Leading Museums, Museum Leaders

NAIDOC awards recognise pioneering Elders

Yuin and Wailwan man Uncle Dean Kelly (L) and Wiradjuri and Yuin man Tyson Frigo agree on the importance of Elders but their perceptions differ. Source: SBS News.

This year’s NAIDOC theme is ‘For Our Elders’. But what is an Elder?, SBS News, 2 July 2023

By Jennifer Scherer, Marcellus Enalanga, and Caroline Riches

NAIDOC Week celebrates the importance of Indigenous Elders, but perceptions of them vary.

Key Points

  • This year’s NAIDOC Week aims to recognise the role Indigenous Elders have played and continue to play.
  • When it comes to recognising Elders, traditions and cultural practices vary.
  • Two pioneering Indigenous Elders have been honoured at the NAIDOC Week Awards Ceremony.

This year’s NAIDOC theme is ‘For Our Elders’, which aims to recognise the role Elders have played and continue to play in Indigenous communities and families.

But what is an Elder?

When it comes to recognising the status of an Elder, there’s a range of traditions and cultural practices which vary between nations, clans and family groups.

What is NAIDOC Week?

Yuin and Wailwan man Uncle Dean Kelly says an Elder is defined by behaviour.

“My perception of Elder is you earn the right from the community or the people, the people tell you who you are by the way they start to respect you, your behaviour is important,” he told SBS News.

Wiradjuri and Yuin man Tyson Frigo has his own perception.

“An Elder to me, in my personal opinion, is someone who has gone before you, someone you can go to and they’re able to imbue you with the knowledge of their lived history.

“I’ve known Elders who are younger than me in some instances, but within community they are seen and respected as Elders because of the way they carry themselves, the protocol they carry as well as the cultural knowledge they carry and share.”

A man with a serious face looks at the camera.

Wiradjuri and Yuin man Tyson Frigo says knowledge passed down from Elders is like a river. Source: SBS News

Mr Frigo is a curator of Indigenous Programs at the Australian National Maritime Museum in Sydney. Its new exhibition, Shaped by the Sea, is a collaboration between First Nations curators, Elders and community, and represents more than 40 Aboriginal and Torres Strait language regions.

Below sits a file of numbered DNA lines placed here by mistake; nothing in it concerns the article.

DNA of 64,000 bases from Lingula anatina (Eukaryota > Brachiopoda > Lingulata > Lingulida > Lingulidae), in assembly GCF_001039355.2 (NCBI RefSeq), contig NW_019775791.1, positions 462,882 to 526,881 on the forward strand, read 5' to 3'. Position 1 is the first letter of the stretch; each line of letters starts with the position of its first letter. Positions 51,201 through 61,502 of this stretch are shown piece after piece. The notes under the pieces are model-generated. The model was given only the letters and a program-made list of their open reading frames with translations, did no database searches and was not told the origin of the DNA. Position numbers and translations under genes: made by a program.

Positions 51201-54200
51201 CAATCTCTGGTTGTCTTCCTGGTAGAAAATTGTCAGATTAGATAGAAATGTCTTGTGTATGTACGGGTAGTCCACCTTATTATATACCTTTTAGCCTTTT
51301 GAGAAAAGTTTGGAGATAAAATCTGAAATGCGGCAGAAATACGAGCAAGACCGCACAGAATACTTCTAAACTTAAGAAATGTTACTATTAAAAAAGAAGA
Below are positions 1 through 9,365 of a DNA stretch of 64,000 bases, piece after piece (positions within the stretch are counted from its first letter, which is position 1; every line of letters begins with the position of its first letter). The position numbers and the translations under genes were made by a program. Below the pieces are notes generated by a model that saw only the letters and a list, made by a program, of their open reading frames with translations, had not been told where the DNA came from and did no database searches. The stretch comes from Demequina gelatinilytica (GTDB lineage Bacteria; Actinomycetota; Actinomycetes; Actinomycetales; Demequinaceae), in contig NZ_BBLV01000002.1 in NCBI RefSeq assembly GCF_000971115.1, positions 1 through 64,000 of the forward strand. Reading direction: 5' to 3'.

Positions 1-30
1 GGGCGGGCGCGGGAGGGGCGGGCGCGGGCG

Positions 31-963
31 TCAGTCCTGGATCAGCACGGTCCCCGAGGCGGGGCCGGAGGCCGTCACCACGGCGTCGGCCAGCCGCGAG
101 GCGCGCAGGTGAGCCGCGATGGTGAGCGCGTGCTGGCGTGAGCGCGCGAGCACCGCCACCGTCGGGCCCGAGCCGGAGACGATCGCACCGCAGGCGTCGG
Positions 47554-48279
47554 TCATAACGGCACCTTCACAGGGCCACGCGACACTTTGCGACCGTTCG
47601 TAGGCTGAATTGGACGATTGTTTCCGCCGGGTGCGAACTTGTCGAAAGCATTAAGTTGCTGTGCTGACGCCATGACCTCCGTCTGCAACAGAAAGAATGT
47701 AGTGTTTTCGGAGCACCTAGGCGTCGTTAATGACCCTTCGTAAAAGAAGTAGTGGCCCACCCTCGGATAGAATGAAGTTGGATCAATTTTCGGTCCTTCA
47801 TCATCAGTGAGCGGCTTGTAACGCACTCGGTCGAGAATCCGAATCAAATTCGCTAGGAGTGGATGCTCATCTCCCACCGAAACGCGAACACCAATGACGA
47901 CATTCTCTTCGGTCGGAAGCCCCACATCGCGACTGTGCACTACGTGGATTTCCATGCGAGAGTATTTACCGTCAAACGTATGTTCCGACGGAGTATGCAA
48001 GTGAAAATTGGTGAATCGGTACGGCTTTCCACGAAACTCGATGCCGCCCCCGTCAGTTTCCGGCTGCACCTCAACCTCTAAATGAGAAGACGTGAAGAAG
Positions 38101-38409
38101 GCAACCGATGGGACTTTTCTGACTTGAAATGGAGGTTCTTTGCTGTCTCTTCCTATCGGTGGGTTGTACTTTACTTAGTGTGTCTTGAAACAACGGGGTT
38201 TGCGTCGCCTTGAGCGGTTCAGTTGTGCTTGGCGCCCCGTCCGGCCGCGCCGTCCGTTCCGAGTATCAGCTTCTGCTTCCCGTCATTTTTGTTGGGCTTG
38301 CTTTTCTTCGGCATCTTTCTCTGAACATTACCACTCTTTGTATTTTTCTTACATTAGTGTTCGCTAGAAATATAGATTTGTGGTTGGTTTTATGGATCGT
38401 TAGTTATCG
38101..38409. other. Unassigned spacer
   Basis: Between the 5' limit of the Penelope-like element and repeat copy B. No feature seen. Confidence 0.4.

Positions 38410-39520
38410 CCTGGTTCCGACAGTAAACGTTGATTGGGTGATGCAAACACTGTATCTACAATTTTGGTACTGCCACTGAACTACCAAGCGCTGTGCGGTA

Mr Frigo credits Mr Kelly for passing down knowledge to him, which he describes as a “river”.

“It has to flow, it can’t be stagnant and needs to pass from one person to the next.

“Whether that be orally through conversation or perhaps what we are doing through the digital space website Garigarang Garigaru, which allows us to reach a broader audience which might not be able to access the museum in person.”

Sharing knowledge to keep knowledge

Mr Frigo says elders have taught him valuable advice.

“One of the most important things that my old teacher said to me was, ‘give it away to keep it’.

“That statement stuck with me for a long time now. Even though he’s gone now, it still rings in my ears.

“Raising awareness about our culture, practical ways, or sitting yarning and sitting quietly is important. Why is it important to preserve it? Well, we don’t want to lose it.”

Mr Kelly says Elders must earn respect and adds that he’s sceptical about the term “emerging elder”.

A portrait of a man looking at the camera.

Uncle Dean Kelly says Elders have earned the right to hold the term from their community. Source: SBS News.

“Emerging Elders, I don’t know, each to their own, no criticism to those who believe in that. But your time will come, if you are going to become that Elder who people come to, who has knowledge wisdom and all the other characters that come with that, well you have to start somewhere and the time will tell you and the people and the community will respond to that.”

Mr Kelly hopes to share his knowledge, to help grow the next generation.

“Working with young people excites me, it encourages me to keep on going. When I see a young person doing something well with culture, I know that I’m doing okay.”

NAIDOC awards recognise pioneering Elders

Ngambri (Kamberri) Wallabalooa (Ngunnawal) and Wiradyuri Elder Aunty Doctor Matilda House-Williams has won the female Elder of the Year Award. Credit: Blacklock Media.

The NAIDOC Week Awards Ceremony on Saturday night recognised the outstanding contributions two pioneering Indigenous Elders have made to the lives of people in their communities.

Aunty Doctor Matilda House-Williams won the female Elder of the Year Award for her instrumental work in founding the Aboriginal Tent Embassy in 1972 and helped establish the Aboriginal Legal Service.

The proud Ngambri (Kamberri) Wallabalooa (Ngunnawal) and Wiradjuri Elder was emotional as she received the honour.

“We are very very powerful us Elders. I’ve never turned away from anything. I’ll fight till I can stand no more,” she said

Arrernte man William Tilmouth won the Male Elder of the Year Award for his tireless work supporting homeless people and young people at risk.

The awards honour Indigenous Australians in various categories including national NAIDOC person, lifetime achievement, female elder, male elder, sportsperson, youth, creative talent, caring for country and culture, education and innovation.

Council of Australasian Museum Directors c/o Lynley Crosswell, Museums Victoria, GPO Box 666, Melbourne VIC 3001, © CAMD 2023
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